The national research and innovation priorities and goals are set by the national and regional “strategies” and “plans”. The LCTI 2011 foresaw two strategies and plans that aimed to set out the general common objectives and priorities on R&D and innovation policies. These should be shared by all the national and regional administrations, thereby ensuring an efficient implementation of policies at different political levels (regional, national and European). The strategies and plans aim to transform the Spanish economy into a sustainable and knowledge-based economy and policy goals are in line with Europe 2020 strategy. These envisaged two strategies and two plans have been merged into two single documents: The Spanish Strategy for Science, Technology and Innovation (EESTI) (2013-2020) and the strategy implemented by the Spanish State Plan of Scientific and Technical Research and Innovation (PECTI) (2013-2016) approved on 1st February 2013 (see section 2.3).
Spain showed a decreasing trend in most key R&D funding indicators over the last years, breaking the rising trend of the previous period and making it difficult to reach the Europe 2020 objectives (see Table below). Spanish Gross Domestic Product (GDP) growth rate during the period 2009-2012 has been showing negative or close to cero values (2009 and 2010) and below the EU-25 average (-1.6 in 2012 against the EU -0.4). The Spanish Goss Expenditures on Research and Development (GERD) as a percentage of GDP (R&D intensity) decreased over the same period from 1.39% to 1.3%, remaining below the EU average of 2.06%. The GERD per capita has yearly declined from a 315.4€ in 2009 to 286€ and is also below the EU average (528.8€). The GBAORD in totals have also declined between 2009 and 2012.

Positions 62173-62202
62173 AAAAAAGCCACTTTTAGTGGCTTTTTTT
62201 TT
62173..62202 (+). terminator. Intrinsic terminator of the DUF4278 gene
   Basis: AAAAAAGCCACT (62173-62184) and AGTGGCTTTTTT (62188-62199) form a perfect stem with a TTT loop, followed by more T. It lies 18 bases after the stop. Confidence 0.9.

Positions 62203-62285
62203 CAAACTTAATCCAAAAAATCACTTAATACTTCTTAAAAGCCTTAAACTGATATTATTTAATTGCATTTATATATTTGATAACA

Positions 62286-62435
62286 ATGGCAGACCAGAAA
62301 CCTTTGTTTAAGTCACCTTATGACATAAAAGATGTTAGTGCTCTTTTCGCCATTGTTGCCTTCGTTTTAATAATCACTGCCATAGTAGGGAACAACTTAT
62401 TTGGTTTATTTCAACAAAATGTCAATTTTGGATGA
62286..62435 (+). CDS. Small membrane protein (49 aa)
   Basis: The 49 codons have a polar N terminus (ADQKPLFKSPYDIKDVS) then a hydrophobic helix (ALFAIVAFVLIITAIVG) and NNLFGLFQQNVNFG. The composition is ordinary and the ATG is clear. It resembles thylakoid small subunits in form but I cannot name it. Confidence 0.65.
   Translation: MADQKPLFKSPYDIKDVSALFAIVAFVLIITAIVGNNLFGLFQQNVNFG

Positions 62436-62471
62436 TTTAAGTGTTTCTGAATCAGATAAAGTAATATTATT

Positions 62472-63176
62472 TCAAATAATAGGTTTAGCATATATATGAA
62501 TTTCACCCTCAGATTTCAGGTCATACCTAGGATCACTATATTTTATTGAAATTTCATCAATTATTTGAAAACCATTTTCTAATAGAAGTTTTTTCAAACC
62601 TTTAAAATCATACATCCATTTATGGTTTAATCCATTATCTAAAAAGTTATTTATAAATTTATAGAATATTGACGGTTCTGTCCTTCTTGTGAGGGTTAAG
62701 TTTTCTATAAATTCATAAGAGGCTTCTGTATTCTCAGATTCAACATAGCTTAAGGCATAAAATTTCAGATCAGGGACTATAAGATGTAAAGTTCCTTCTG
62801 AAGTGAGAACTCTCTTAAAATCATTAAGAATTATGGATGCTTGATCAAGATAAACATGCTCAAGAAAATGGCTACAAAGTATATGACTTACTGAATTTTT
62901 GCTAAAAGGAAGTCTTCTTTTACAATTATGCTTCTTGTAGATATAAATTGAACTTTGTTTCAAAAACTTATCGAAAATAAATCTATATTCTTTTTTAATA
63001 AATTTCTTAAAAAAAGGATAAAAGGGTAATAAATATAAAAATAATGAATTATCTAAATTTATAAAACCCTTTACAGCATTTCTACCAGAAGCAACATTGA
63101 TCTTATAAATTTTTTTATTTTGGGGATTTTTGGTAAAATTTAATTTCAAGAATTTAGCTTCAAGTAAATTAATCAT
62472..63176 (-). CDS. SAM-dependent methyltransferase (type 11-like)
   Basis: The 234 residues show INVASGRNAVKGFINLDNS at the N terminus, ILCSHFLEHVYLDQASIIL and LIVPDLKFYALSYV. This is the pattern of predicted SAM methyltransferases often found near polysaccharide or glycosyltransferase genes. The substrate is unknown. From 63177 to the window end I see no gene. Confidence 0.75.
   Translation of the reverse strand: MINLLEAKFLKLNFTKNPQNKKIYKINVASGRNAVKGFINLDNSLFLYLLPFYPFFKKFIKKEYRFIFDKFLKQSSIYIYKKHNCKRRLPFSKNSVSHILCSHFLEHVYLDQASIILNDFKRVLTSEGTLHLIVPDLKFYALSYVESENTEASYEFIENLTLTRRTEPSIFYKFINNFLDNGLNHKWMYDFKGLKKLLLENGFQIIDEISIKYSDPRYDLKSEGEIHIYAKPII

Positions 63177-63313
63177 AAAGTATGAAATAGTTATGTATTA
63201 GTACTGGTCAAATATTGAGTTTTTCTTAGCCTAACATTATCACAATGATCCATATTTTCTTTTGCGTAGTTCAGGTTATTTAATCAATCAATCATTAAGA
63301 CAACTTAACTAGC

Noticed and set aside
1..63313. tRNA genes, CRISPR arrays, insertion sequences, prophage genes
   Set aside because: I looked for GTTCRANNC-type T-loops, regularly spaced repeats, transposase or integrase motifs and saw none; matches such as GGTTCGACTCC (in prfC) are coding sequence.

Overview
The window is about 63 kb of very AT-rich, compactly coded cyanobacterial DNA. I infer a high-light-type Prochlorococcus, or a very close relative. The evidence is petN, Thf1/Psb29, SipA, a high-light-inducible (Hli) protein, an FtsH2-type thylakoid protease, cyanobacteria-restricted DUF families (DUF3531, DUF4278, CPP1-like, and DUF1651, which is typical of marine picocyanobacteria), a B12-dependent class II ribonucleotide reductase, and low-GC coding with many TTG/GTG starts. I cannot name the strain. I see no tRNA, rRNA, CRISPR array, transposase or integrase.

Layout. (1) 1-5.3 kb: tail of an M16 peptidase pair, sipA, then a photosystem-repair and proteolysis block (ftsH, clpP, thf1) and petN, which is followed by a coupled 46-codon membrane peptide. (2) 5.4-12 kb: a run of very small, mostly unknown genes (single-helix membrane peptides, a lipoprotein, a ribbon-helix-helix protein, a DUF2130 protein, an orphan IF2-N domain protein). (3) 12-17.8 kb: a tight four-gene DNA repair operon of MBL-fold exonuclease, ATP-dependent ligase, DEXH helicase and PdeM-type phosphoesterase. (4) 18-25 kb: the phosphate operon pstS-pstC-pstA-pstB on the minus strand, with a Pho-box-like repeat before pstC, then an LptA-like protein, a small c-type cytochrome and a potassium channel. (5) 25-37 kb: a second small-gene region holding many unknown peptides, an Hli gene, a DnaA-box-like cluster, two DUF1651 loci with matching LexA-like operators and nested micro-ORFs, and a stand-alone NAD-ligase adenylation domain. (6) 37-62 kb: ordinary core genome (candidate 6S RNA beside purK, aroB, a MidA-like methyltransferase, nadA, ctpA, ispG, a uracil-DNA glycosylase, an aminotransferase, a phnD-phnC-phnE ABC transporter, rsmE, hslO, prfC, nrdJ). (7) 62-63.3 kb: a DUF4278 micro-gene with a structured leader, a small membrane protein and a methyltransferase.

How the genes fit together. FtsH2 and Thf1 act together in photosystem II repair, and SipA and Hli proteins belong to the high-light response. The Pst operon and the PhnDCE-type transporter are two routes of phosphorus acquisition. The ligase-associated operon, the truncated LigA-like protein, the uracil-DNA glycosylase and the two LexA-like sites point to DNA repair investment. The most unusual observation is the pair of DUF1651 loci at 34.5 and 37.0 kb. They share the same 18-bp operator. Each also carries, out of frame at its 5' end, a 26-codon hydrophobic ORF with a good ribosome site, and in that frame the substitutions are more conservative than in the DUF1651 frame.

Role of Business
R&D funded by Business Enterprise Sector as a percentage of GDP is stagnated in 0.6%, far from the EU average of 1.12%. Regarding the distribution of GERD by sectors of performance, the business enterprise sector increased its share from 51.9% in 2009 to 53.0% in 2012. This increase went mainly against the decline in shares of Government Sector.
Available figures on R&D performance indicators (last 10 indicators) do not yet reflect the consequences of this decrease in R&D investments. However, in general terms and especially for the case of human resources and international co-publications, figures tend to increase and are above the EU average. In 2010 the number of New doctorate per 1000 population aged 25-34 was below the EU-average (1.5). The proportion of population with completed tertiary education (per 1000 and aged) increased from 39.4 in 2009 to 40.6 in 2011 and was above the EU average (34.6). The level of international co-publications per million also increased over the same period (from 493 to 599) and was also higher than the EU average (300). However, the relative number of scientific publications among the top 10% cited is still lower that the EU average (for the latest data available 2008, this indicator was 10.2 against 10.9 of the EU-27 average). Innovative intellectual assets were clearly below the EU average. PTC patent application per billion GDP (in PPS€) was, in 2009, 1.43 far from the EU average of 3.9 as well as the figures on patent applications in societal challenges (0.39 against 0.96 for 2009). Regarding the indicators that measure economic effects tend to be below the EU average, Contribution of Medium and high-tech product exports to trade balance (103.05 against 101.28). It is not the case of service exports of knowledge intensive sectors that are clearly below the EU average (21.6 against 45.1). License and patent revenues from abroad as a % of the GDP are stable and show very low levels (0.07) compared with the EU-27 average (0.58).